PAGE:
Figure 5
figure 5

BTE of test fuels at different engine loads.

Brake specific fuel consumption (BSFC)

In this study, for the purpose of calculating BSFC, only B30 is considered as the fuel. This is because water is not a combustible substance. This method was chosen with reference to previous studies on BSFC behavior of W/D emulsion fuels28,32,47. Therefore, in accordance with Eq. (2), BSFC of D2M and various water percentage B30E when subjected to increasing engine loads are as illustrated in Fig. 6. It is observed that BSFC decreases as the engine load increases. This signifies that engine combustion efficiency is enhanced at higher engine loads17. Furthermore, it is also observed that at each tested engine load, BSFC improved as water percentage in B30E increases. Most notably at low engine load, where BSFC for B30E10, B30E15 and B30E20 fuels showed significant decrease by 3.67%, 7.43% and 8.70% respectively, as compared to D2M. Meanwhile, at high engine load of 64 kW, B30E15 displayed maximum BSFC reduction with a 7.19% improvement. Considering all engine loads, average reduction of each B30E emulsion fuels is 1.18%, 4.63% and 3.6% for B30E10, B30E15 and B30E20 respectively. This observed reduction of BSFC can be considered as significant, since a previous report observed a marginal BSFC increase when B30 biodiesel was fueled in a common rail injection diesel vehicle as opposed to B1010. Despite having a calorific value deficit of about 16.8% when compared to D2M, significantly lower BSFC and higher BTE achieved with B30E15 showed that micro explosion effect in W/D emulsion is sufficient to overcome the same engine loads with lower amount of fuel.

Figure 6
figure 6

BSFC of test fuels at different engine loads.

NOx emissions

NOx emissions of D2M and B30E under increasing engine loads are as shown in Fig. 7. It is obvious that NOx emission increases as engine load increases. At the low load engine condition of 5 kW, the average NOx emission is at the minimum level of 60.4 g/kWh. As engine load increases, average NOx emissions increase by measures of approximately 400% and 950% for medium and high loads respectively. NOx gases are formed typically at high temperatures exceeding 1800 K through Zeldovich mechanism48. Therefore, as engine load increases, combustion cylinder temperature increases, resulting in a higher rate of NOx formation. Furthermore, as water content in B30E increases, NOx emissions decrease at all tested engine loads. Particularly at high load, D2M emitted 672 g/kWh of NOx while B30E10, B30E15 and B30E20 emulsions produced lower NOx by margins of 5.95%, 5.65% and 11.6% respectively. Water droplets present in B30E fuels resulted in lower flame temperatures during combustion as the result of latent heat absorption by water particles. Hence, NOx formation by Zeldovich mechanism was restricted49. In addition, as water content in B30E increases, the amount of B30 fuel injected per volume is considerably lower, reducing the amount of combustion by-products, and further limiting NOx formation42. Moreover, as water percentage increases, chances of more oxygen molecules ionize to form of hydroxyl (OH) radicals increases significantly, leading to lower NOx formation29. Nonetheless, reduction of NOx observed in this study is rather minimum when compared to previous studies17,22,34. This observation could be explained for two reasons. Firstly, B30E emulsions contain higher biodiesel content which translates to higher oxygen content in the fuel. Therefore, even though it is expected that B30 should produce higher NOx emissions (due to oxygen presence), since water droplets are present in B30E, formation of NOx was suppressed. Secondly, it is possible that due to higher combustion temperature promoted by common rail fuel injection coupled with a turbocharged induction air intake system, micro explosion of minute water particles in B30E emulsions could not effectively reduce combustion temperature in a magnitude observed in previous studies. These assertions were substantiated in a separate study which documented that a common rail turbocharged engine fueled with polyoxymethylene dimethyl ethers-diesel, a highly oxygenated fuel, was unable to effectively suppress NOx formation under various engine loads50.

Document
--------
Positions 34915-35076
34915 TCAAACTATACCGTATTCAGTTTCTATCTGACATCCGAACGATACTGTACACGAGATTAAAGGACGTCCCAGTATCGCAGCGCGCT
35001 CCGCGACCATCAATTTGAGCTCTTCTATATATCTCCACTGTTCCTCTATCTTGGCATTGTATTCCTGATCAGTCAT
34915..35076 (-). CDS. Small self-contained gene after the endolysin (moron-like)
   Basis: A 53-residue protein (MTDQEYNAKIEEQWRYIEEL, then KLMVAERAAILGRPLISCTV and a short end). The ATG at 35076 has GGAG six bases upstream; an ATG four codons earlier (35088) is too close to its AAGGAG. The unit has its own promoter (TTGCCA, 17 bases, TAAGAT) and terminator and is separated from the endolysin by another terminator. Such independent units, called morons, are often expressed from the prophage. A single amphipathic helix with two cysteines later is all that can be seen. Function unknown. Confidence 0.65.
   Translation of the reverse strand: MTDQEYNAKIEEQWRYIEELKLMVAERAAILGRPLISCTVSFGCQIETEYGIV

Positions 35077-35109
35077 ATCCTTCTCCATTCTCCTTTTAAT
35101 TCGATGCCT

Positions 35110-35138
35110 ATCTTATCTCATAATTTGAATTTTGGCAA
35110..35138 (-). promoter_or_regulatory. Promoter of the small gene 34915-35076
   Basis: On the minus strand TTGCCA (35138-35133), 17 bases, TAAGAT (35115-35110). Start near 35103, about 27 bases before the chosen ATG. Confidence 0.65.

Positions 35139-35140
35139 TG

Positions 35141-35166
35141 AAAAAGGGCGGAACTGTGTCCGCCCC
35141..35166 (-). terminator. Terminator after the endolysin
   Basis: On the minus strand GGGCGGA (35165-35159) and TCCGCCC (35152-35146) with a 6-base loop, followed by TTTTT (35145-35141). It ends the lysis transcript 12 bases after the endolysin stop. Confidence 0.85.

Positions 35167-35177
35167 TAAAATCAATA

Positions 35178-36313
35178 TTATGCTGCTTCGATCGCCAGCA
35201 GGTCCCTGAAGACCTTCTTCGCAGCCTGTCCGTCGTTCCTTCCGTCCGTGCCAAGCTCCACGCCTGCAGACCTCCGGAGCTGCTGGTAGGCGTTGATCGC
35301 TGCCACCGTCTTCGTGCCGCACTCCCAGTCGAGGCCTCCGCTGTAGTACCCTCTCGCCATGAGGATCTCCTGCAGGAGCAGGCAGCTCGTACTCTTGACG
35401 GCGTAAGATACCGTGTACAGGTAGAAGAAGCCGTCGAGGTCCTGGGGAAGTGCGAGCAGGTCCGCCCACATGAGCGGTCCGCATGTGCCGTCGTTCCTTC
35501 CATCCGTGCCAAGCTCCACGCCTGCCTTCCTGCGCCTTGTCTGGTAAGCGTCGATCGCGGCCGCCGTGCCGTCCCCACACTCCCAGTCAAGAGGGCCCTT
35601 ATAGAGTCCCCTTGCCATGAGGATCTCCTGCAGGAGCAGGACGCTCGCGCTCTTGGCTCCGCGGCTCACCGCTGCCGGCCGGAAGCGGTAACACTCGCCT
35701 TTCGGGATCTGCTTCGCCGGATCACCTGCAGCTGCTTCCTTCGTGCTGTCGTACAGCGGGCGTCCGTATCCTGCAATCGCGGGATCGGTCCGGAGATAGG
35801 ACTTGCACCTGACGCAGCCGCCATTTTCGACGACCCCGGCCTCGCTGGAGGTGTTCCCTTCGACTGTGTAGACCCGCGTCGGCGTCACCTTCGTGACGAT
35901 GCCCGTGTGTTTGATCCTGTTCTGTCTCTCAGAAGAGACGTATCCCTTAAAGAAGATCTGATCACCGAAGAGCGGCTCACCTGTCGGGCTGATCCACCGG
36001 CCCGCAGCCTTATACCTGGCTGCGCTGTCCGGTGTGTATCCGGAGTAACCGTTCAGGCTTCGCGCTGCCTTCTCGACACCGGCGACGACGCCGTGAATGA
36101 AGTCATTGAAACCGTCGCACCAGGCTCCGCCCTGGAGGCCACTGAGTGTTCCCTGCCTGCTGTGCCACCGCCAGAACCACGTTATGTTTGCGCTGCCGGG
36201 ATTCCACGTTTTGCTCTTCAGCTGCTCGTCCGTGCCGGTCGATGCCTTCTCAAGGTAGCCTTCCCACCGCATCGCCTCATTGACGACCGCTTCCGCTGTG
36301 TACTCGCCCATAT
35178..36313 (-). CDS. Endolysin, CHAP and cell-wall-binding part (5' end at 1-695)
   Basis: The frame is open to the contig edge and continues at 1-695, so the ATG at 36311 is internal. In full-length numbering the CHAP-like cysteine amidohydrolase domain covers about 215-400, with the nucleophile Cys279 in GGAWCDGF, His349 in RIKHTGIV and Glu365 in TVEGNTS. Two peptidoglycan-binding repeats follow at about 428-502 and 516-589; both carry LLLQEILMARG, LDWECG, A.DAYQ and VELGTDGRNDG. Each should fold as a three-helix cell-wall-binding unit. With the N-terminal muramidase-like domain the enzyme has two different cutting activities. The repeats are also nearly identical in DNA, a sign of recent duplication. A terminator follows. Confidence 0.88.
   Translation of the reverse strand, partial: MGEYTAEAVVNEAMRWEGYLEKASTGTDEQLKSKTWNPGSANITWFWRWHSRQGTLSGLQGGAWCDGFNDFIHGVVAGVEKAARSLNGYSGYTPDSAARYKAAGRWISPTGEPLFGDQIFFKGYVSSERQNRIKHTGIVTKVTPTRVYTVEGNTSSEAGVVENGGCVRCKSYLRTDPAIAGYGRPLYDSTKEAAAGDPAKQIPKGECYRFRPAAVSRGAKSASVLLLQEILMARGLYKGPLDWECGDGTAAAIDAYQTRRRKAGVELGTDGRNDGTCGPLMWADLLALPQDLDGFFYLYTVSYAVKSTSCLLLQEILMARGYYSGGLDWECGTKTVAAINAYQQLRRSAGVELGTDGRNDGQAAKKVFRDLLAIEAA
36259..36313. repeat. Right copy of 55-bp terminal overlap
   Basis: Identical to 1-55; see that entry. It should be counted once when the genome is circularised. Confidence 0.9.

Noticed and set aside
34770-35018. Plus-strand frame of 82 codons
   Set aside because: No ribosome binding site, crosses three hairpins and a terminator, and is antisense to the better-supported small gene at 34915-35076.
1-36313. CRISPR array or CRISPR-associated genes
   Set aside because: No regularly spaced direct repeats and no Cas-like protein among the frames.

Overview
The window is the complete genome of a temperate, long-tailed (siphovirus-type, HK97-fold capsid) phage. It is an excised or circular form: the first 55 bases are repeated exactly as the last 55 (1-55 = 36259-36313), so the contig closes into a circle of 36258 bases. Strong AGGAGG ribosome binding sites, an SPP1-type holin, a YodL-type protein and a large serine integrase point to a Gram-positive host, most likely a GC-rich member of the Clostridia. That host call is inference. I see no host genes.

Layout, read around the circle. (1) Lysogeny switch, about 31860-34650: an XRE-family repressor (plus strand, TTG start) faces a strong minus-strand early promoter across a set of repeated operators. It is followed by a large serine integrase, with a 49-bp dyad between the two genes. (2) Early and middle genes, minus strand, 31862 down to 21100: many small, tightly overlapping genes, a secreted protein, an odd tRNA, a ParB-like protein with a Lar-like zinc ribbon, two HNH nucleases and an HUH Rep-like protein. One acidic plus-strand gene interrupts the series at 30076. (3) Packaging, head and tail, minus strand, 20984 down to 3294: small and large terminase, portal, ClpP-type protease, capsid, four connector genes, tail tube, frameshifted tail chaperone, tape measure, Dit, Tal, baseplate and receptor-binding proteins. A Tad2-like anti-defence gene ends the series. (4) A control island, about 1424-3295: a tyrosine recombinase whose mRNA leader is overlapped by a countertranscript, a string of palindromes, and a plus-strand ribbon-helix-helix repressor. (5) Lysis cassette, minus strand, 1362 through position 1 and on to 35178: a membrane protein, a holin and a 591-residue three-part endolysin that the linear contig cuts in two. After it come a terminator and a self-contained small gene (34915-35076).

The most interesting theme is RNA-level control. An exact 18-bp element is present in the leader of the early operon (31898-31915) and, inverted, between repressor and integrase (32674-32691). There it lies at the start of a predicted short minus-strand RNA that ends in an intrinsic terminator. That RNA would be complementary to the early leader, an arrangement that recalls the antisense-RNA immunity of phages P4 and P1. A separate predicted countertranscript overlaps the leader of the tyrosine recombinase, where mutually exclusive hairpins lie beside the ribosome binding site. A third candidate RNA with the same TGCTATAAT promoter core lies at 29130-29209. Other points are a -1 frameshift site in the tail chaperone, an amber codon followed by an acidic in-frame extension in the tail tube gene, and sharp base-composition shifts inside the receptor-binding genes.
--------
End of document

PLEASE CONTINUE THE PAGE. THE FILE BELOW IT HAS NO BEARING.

Figure 7
figure 7

NOx emission of test fuels at different engine loads.

CO emissions

Figure 8 shows the CO emissions of D2M and B30E under various loads. It is evident from the figure that CO emissions for all fuels are at the highest at low engine load. This is due to lower combustion cylinder temperature as the result of increase in heat loss per cycle51. Therefore, the rate of oxidation from CO to CO2 below 1400 K decreases17. Meanwhile, a slight increase is observed at high engine load, where CO emissions for all test fuels are slightly higher as compared to medium load. It can be explained that, at higher engine load, excess fuel is injected into the combustion cylinder which lead to stratified rich mixture regions. This in turn results in lesser contact between fuel and oxygen, leading to poor combustion within these regions. This notion was corroborated by a previous study that reported CO emissions increase in higher engine loads due to oxygen deficiency at the end of fuel jet impinged on the cylinder wall52. Nonetheless, it is obvious that at the low engine load, B30E emulsions displayed substantially higher CO emissions as compared to D2M. This is due to cooling effect which occurs during combustion of W/D emulsion, which encouraged incomplete oxidation of CO to CO2 in the presence of water droplets51,53. However, at high engine load B30E emulsions showcased much lower CO emissions than D2M. Higher engine loads are characterized by higher in-cylinder temperatures and pressures, where it can be argued that micro explosion occurs more violently, resulting in finer fuel droplets distribution, ultimately improving combustion17.

Figure 8
figure 8